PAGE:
With Niacinamide, Vitamin B3, that rejuvenate aging skin, promote flawless & wrinkle-free skin naturally, and fight against fine-lines & crow's feet.
Age Defying Wrinkle Serum
Fighting wrinkles 24 hours a day.
VITAMIN B 3 (NIACIN, NIACINAMIDE)
What is it? The body uses the water-soluble vitamin B 3 in the process of releasing energy from carbohydrates. It is needed to form fat from carbohydrates and to process alcohol. The niacin form of vitamin B 3 also regulates cholesterol (page 223), though niacinamide does not. Vitamin B 3 comes in two basic forms— niacin (also called nicotinic acid) and niacinamide (also called nicotinamide). A variation on niacin, called inositol hexaniacinate, is also available in supplements. Since it has not been linked with any of the usual niacin toxicity in scientific research, some doctors recommend inositol hexaniacinate for people who need large amounts of niacin. The min B Where is it found? best food sources of vitamin B 3 are peanuts, brewer’s yeast (page 480), fish, and meat. Some vitais also found in whole grains.
Who is likely to be deficient? Pellagra, the disease caused by a vitamin B 3 deficiency, is rare in Western societies. Symptoms include loss of appetite, skin rash, diarrhea (page 163), mental changes, beefy tongue, and digestive and emotional disturbance. How much is usually taken? In part because it is added to white flour, most people generally get enough vitamin B 3 from their diets to prevent a deficiency. However, 10– 25 mg of the vitamin can be taken as part of a B-complex (page 603) or multivitamin (page 559) supplement. Larger amounts are used for the treatment of various health conditions.
Are there any side effects or interactions? Niacinamide is almost always safe to take, though rare liver problems have occurred at amounts in excess of 1,000 mg per day. Niacin, in amounts as low as 50– 100 mg, may cause flushing, headache, and stomachache (page 260) in some people. Doctors sometimes prescribe very high amounts of niacin (as much as 3,000 mg per day or more) for certain health problems. These large amounts can cause liver damage, diabetes (page 152), gastritis (page 195), damage to eyes, and elevated blood levels of uric acid (which can cause gout [page 208]). Symptoms caused by niacin supplements, such as flushing, have been reduced with sustained-release (also called “time-release”) niacin products. However, sustainedrelease forms of niacin have caused significant liver toxicity and, rarely, liver failure. One partial time-release (intermediate-release) niacin product has demonstrated clinical efficacy without flushing, and also without the liver function abnormalities typically associated with sustained-release niacin formulations. 6 However, this form of niacin is available by prescription only. In a controlled clinical trial, 1,000 mg or more per day of niacin raised blood levels of homocysteine (page 234), a substance associated with increased risk of heart disease (page 98). 7 Since other actions of niacin lower heart disease risk, 8, 9 the importance of this finding is unclear. Nonetheless, for all of the reasons discussed above, large amounts of niacin should never be taken without consulting a doctor. The inositol hexaniacinate form of niacin has not been linked with the side effects associated with niacin supplementation. In a group of people being treated alternatively with niacin and inositol hexaniacinate for skin problems, niacin supplementation (50– 100 mg per day) was associated with numerous side effects, including skin flushing, nausea, vomiting and agitation. 10 In contrast, people taking inositol hexaniacinate experienced no complaints whatsoever, even at amounts two to five times higher than the previously used amounts of niacin. However, the amount of research studying the safety of inositol hexaniacinate remains quite limited. Therefore, people taking this supplement in large amounts (2,000 mg or more per day) should be under the care of a doctor. Vitamin B 3 works with vitamin B 1 (page 597) and vitamin B 2 (page 598) to release energy from carbohydrates. Therefore, these vitamins are often taken together in a B-complex (page 603) or multivitamin (page 559) supplement (although most B 3 research uses niacin or niacinamide alone).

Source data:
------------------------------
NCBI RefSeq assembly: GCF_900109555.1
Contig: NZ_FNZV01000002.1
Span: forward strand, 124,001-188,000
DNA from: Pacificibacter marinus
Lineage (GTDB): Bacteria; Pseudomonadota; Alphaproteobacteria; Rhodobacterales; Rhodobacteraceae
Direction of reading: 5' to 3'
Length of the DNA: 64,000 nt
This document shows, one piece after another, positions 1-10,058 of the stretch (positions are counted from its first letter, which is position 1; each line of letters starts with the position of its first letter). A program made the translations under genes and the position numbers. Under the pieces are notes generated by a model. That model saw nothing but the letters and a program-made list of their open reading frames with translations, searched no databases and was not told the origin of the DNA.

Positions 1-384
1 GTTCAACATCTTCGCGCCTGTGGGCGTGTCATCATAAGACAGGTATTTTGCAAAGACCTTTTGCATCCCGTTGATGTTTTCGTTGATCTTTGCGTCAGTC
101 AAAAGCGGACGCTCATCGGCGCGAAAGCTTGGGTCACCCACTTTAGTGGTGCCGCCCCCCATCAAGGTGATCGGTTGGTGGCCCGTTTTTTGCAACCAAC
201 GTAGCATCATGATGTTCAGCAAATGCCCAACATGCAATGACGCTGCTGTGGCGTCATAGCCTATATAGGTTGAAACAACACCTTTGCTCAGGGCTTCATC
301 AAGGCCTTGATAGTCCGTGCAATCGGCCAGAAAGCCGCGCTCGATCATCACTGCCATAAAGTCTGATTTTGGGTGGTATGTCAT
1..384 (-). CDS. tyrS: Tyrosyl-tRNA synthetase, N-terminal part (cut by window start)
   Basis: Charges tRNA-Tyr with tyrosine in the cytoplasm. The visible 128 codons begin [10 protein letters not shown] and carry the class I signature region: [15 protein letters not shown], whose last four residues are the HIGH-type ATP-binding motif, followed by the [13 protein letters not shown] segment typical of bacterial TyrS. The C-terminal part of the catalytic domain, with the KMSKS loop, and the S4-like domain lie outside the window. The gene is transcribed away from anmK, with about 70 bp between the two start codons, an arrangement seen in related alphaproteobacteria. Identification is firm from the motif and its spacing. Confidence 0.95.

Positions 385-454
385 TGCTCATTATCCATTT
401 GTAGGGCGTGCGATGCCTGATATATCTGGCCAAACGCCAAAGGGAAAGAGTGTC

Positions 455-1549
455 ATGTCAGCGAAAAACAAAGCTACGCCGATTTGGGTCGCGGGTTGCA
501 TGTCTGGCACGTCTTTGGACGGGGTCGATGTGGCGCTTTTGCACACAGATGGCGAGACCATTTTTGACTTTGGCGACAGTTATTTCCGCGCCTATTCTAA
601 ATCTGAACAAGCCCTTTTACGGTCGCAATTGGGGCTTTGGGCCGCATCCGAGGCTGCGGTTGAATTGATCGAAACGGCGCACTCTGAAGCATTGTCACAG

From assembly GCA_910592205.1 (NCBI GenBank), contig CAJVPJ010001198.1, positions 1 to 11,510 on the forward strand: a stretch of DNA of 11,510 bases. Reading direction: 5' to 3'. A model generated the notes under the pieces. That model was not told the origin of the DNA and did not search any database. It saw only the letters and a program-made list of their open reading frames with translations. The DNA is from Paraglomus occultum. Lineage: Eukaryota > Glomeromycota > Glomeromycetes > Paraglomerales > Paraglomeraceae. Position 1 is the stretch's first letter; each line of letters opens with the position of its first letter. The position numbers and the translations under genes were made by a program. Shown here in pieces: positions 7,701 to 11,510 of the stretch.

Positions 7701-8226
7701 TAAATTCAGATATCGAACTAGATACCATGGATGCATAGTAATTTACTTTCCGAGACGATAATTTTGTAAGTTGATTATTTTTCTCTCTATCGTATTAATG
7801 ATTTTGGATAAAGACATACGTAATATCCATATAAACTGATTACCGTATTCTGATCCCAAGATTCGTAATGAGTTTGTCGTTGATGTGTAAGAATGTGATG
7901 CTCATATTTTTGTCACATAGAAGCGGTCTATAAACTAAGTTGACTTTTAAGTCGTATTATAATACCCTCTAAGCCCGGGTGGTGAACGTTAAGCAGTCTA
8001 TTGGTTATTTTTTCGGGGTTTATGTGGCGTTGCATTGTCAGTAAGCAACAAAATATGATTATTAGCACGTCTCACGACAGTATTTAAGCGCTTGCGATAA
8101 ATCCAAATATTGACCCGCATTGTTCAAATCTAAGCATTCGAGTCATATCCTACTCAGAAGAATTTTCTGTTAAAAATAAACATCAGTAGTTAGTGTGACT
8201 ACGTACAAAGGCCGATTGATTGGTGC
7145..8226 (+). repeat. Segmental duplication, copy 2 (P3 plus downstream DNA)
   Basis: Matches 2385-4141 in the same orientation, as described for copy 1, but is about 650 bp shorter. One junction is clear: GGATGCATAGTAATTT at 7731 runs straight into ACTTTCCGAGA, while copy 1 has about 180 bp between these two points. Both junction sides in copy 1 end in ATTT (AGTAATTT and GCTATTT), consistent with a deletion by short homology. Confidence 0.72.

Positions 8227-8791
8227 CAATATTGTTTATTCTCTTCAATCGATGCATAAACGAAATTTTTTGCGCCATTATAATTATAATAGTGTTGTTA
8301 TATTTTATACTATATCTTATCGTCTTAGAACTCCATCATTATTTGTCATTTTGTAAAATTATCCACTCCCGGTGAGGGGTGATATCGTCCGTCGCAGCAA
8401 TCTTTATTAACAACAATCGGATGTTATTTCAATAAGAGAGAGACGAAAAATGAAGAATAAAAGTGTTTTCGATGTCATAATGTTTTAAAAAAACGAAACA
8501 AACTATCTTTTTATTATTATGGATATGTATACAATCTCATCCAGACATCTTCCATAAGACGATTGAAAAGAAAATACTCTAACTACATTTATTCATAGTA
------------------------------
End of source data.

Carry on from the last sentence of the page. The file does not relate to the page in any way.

Gaby, Alan R.; Lininger, Schuyler W.. Natural Pharmacy : Complete A-Z Reference to Alternative Treatments for Common Health Conditions (Revised and Updated 3rd Edition).
Westminster, MD, USA: Crown Publishing Group, 2006. p 599.
Copyright © 2006. Crown Publishing Group. All rights reserved.